I want to share advice for how to best pack luggage to make the most of your convention for your professional and leisure purposes, as well as to keep down weight, prices, and airplane and train hassle. Based on my 10 years experience presenting, managing, promoting, and organizing at annual conventions, I can advise how to prepare for your traveling experience!
This advice is directed to people traveling alone to attend conventions as speakers or attendees. While this advice may be helpful to vendors, the amount of materials to transport will require additional considerations, including whether it is more productive to have materials shipped in advance to be received at the convention’s location or a nearby office and mailing store. Please share in the comments below or tweet @dereksmcgrath additional travel advice, especially for how to travel with children and families.
An earlier version of this post appeared at the Japanese, Anime, and Manga Studies Association. While this post still applies to fan conventions, its revisions are directed to those attending academic conventions.
Anime Expo will take place June 30 to July 4 at the Los Angeles Convention Center. I’m happy to return to AX as a presenter once again–and now also as both a special guest contributor and an on-site reporter for the new site JAMS Anime. Anime Expo is the perfect opportunity for me to continue my work in scholarship, news, and analysis at a location that brings together different elements of the anime community–journalists, industry leaders, scholars, and fans all around–for discussion about Japanese popular culture, in the United States and elsewhere.
My schedule includes:
- July 1, 8 PM Pacific: Presenting ” ‘Ha Ha! Boring’: Nostalgia and Melancholia in Servamp and Anime Fan Communities,” Live Programming 4 (LP4 / Room 411)
- July 4, 2:30 PM Pacific: Participating in the special guest panel, “Teaching Happiness: Using Anime and Manga as Educational Tools,” Live Programming 4 (LP4 / Room 411)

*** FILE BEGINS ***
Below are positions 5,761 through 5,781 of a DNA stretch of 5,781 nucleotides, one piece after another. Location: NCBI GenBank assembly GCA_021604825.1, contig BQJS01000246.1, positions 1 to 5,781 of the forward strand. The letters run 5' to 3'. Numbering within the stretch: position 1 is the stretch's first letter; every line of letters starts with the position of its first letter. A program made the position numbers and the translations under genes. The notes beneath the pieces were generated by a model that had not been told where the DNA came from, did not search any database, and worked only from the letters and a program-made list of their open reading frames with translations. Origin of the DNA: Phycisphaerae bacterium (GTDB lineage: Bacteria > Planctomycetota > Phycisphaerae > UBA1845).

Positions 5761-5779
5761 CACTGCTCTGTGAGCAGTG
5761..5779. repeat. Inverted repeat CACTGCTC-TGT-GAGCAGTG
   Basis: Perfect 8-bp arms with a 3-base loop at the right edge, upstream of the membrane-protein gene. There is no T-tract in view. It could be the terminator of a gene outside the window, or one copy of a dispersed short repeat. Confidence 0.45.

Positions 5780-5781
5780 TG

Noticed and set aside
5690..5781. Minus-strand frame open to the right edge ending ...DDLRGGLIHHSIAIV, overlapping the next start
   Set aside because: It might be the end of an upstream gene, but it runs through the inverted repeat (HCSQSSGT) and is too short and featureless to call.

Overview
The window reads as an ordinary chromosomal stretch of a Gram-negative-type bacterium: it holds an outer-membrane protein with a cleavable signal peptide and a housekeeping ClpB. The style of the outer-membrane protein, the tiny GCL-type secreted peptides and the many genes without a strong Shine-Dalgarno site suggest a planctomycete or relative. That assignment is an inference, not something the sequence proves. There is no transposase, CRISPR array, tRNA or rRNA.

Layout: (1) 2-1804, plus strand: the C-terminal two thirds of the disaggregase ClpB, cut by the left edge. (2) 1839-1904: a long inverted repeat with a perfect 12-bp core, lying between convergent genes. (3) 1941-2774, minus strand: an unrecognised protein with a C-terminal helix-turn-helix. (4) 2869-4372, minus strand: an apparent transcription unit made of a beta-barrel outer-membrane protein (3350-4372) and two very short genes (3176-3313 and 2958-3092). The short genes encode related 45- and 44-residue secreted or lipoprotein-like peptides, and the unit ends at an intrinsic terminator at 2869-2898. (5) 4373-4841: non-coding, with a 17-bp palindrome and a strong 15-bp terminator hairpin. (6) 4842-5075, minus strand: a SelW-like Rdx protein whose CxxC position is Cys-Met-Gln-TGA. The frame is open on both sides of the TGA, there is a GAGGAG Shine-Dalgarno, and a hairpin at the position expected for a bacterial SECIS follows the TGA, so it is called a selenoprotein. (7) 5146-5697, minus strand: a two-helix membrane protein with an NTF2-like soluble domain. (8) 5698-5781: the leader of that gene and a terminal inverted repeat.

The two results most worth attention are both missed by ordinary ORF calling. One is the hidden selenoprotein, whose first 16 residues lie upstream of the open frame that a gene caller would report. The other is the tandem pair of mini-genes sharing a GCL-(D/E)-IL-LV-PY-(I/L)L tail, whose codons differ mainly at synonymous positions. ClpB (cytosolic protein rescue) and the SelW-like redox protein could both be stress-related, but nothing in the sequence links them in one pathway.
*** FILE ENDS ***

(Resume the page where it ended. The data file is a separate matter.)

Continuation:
- Reporting all updates and announcements about upcoming anime and manga on Twitter @JAMS_ Anime.
More information is below about these presentations, JAMS, and a conference panel CFP for scholars interested in talking about how they teach anime and manga.
“Todoroki vs Bakugo,” My Hero Academia, Episode 25
Adapting Issues 42, 43, and 44 of the manga, available from Viz
Anime available at CrunchyRoll and Funimation
Well, that was an ending–and, in terms of doing more with Bakugo and the animation, it’s somehow more disappointing than the manga’s version.
Granted, “Todoroki vs Bakugo” improved upon some details from the source material, including the already effective reunion of Todoroki and his mother, and clarified Midnight’s powers, something not as clear in the comic panels and gutters (despite the clue in her name). Comics are thus a double-edge sword. Composed of panels, they are a series of frozen moments, so they cannot communicate movement as easily as animation without having more page space to extend that action into multiple panels. However, the benefit to comics is that they tend to allow audiences to sit and meditate for the longest time on moments frozen in time, like All Might’s heartfelt outreach to Tokoyami and Todoroki, or the humor behind Bakugo’s fury. Meanwhile, when I saw Bakugo shaking in his chains, I wasn’t amused–I was horrified, because whereas characters like Todoroki, Izuku, and Ochaco have reached tenuous resolution to their plots, Bakugo and Iida have not–and Bakugo lacks the kind of sympathetic background to his story. The flashbacks in the cold opening improve upon the manga so as to clarify why we should sympathize with Bakugo–and it’s still difficult.